Program Strengths

For more than three decades, Duke University has demonstrated leadership in documentary arts, film and video, and visual studies, from the early efforts of the Center for Documentary Photography as part of the then-nascent Public Policy Studies program in the 1970s to the growth of the Center for Documentary Studies, founded in 1989 as an innovative multidisciplinary program merging scholarly pursuits with community engagement through fieldwork and creative expression, to the broadening of the Department of Art and Art History to include Visual Studies and the recent evolution of the popular Program in Film/Video/Digital to the more expansive Program in the Arts of the Moving Image.

Drawing upon these successful programs as well as the energy of the new Nasher Museum of Art and Duke University’s strong commitment to the arts in its current strategic plan, in 2006 Duke received a $2.5 million grant from the Andrew W. Mellon Foundation to create and implement a Visual Studies Initiative, a broad-based effort to improve how visual images are understood and to foster research and teaching in visual studies. This initiative encourages collaboration within and across the arts and humanities and with engineering and the computation sciences. The recent addition of faculty in computational media places Duke in a leading role in the field, and provides significant intellectual energy and resources to take the MFA in Experimental and Documentary Arts into a distinguished category of its own.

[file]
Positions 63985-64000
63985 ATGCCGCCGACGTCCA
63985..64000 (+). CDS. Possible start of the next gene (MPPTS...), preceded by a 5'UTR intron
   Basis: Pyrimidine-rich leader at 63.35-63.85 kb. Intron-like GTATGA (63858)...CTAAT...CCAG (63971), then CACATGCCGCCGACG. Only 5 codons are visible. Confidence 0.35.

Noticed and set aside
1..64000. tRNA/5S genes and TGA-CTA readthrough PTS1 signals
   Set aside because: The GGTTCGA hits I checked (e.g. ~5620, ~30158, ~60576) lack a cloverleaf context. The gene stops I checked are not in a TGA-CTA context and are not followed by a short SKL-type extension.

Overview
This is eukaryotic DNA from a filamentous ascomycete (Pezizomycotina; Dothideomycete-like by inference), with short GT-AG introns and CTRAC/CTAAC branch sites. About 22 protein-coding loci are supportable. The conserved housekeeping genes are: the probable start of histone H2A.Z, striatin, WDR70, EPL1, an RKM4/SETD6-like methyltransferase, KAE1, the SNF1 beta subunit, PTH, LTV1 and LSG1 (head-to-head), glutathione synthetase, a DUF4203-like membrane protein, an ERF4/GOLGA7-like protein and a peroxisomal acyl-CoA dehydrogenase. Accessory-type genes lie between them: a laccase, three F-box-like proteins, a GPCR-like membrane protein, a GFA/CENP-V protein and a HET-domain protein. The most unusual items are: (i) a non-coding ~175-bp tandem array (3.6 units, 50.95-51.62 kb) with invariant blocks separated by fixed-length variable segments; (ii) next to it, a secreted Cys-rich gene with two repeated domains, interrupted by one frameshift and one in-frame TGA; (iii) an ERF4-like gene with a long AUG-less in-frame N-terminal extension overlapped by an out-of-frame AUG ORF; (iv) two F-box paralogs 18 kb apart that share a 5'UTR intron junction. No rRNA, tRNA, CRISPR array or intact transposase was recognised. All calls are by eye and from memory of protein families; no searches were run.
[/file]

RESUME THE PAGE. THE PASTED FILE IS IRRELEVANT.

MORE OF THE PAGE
In addition to these assets on campus, a wide range of local community resources will inform and support student coursework and theses. These include the annual Full Frame Documentary Film Festival, public radio station WUNC-FM, the Southern Documentary Fund (SDF), Working Films, the Southern Oral History Program at the University of North Carolina at Chapel Hill, and the School of Information and Library Science at the University of North Carolina at Chapel Hill.